With the rapid growth in e-shopping, many Chinese consumers nowadays use the various high street retail stores as shopping windows before buying the product they seek online. This is bad news for retail brands that hope to make the most of an increasingly affluent Chinese market: China boasts of having the largest number of ecommerce users, but unfortunately is also known as a marketplace where counterfeit goods may be bought.
It is not the case that there is no law to prevent the manufacture and sale of fake goods in China. The country does have laws that seek to restrict the sale of counterfeit products, and Chinese officials regularly promise to take action to limit their sale and production.
However, the problem is the impracticality of enforcement action. Once you have sued one factory pumping out fake goods, another will spring up, and then another. Worse still, if you haven’t taken steps to protect your brand by registering the relevant patents and trademarks, you may find your own trademarks registered by a Chinese company and used against you. Most recently, Apple discovered that failing to register the trademark of “iPhone” in relation to leather goods and handbags led them to lose a trademark claim against Chinese firm Xintong Tiandi Technology, which produces a range of iPhone-branded leather products.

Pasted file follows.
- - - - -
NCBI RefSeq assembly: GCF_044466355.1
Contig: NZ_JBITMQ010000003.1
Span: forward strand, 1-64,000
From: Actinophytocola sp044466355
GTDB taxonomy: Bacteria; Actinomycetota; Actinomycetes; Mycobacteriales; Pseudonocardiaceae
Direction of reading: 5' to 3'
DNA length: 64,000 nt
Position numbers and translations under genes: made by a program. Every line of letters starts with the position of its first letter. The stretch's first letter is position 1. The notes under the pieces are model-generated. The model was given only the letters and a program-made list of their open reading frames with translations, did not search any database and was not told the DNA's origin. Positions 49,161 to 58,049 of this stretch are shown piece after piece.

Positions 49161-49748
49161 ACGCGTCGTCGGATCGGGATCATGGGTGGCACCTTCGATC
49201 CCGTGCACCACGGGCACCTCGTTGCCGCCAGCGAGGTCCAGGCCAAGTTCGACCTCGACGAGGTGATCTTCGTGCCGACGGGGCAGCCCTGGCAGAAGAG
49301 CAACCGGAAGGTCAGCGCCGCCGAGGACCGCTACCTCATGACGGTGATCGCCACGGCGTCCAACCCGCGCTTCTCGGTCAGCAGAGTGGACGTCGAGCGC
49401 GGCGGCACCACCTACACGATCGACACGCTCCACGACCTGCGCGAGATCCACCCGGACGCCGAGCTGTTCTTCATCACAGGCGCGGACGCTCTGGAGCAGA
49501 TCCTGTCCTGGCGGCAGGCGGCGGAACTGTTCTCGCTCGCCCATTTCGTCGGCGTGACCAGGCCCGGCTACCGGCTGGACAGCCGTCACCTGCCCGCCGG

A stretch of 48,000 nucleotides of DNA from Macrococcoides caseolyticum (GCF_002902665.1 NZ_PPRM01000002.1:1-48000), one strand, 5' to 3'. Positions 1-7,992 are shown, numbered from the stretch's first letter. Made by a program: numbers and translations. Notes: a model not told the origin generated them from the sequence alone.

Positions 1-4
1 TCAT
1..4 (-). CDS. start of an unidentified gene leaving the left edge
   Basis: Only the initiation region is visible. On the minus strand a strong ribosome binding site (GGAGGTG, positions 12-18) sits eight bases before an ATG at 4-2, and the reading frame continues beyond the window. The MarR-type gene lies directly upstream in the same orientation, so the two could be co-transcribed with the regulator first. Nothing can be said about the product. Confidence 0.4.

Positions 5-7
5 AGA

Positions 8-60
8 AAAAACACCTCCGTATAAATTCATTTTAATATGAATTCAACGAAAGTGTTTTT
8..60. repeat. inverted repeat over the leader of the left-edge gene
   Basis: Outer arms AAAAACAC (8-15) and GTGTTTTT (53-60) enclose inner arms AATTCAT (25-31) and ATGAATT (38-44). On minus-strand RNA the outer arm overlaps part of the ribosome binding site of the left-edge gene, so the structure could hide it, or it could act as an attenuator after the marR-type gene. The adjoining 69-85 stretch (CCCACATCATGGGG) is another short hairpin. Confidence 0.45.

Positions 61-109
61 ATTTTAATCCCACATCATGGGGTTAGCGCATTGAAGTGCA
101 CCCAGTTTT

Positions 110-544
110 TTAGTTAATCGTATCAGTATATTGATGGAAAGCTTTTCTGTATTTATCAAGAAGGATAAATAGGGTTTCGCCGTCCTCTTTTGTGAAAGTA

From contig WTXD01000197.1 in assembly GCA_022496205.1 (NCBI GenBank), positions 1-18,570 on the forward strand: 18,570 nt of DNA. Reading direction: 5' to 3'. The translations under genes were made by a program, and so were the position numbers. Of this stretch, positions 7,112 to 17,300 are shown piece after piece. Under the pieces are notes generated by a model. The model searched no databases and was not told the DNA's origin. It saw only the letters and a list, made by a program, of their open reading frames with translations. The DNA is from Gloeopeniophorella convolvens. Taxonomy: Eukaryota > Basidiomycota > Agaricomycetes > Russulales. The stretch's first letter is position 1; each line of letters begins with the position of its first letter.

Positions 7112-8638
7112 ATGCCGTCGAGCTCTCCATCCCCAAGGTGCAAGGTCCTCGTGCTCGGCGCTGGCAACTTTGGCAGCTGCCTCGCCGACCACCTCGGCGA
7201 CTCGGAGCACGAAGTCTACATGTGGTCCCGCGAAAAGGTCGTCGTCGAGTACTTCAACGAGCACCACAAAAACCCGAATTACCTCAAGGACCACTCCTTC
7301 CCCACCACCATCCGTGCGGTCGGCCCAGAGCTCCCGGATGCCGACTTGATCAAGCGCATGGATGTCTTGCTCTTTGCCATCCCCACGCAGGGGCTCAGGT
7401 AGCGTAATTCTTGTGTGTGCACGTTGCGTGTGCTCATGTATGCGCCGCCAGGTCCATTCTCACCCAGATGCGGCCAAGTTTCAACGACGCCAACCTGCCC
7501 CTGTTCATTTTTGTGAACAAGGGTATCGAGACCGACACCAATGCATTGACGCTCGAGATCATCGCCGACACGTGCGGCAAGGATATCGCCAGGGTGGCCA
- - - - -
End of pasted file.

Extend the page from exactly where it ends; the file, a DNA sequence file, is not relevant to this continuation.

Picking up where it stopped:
You may find your own trademarks registered by a Chinese company and used against you
Since being put in the spotlight by a number of threatened and actual infringement claims by western owners of luxury brands, various Chinese online shopping platforms have stepped up their efforts to shut down stores that sell replicas on their platforms. However, combating the fakes is proving a difficult task.
Can the flood of fakes ever be stopped? Taobao, also known as Chinese eBay, has recently tightened controls on sales of luxury goods further by requiring sellers to show proof of authenticity. The effect of that has yet to be seen, but this is probably a direct response to a campaign run by the State Administration for Industry and Commerce (the Chinese governmental authority that governs businesses) from May to November this year, in which the SAIC promised to hand out harsher punishments for trademark infringements and counterfeit products in the ecommerce industry.
However, this is still just the very tip of the iceberg and, with China’s economy faltering, making affordable fakes more appealing to many consumers, this could be a problem that will never go away.
Paul Haswell is a partner based in Pinsent Masons’ Hong Kong office. He was assisted by Francois Tung, solicitor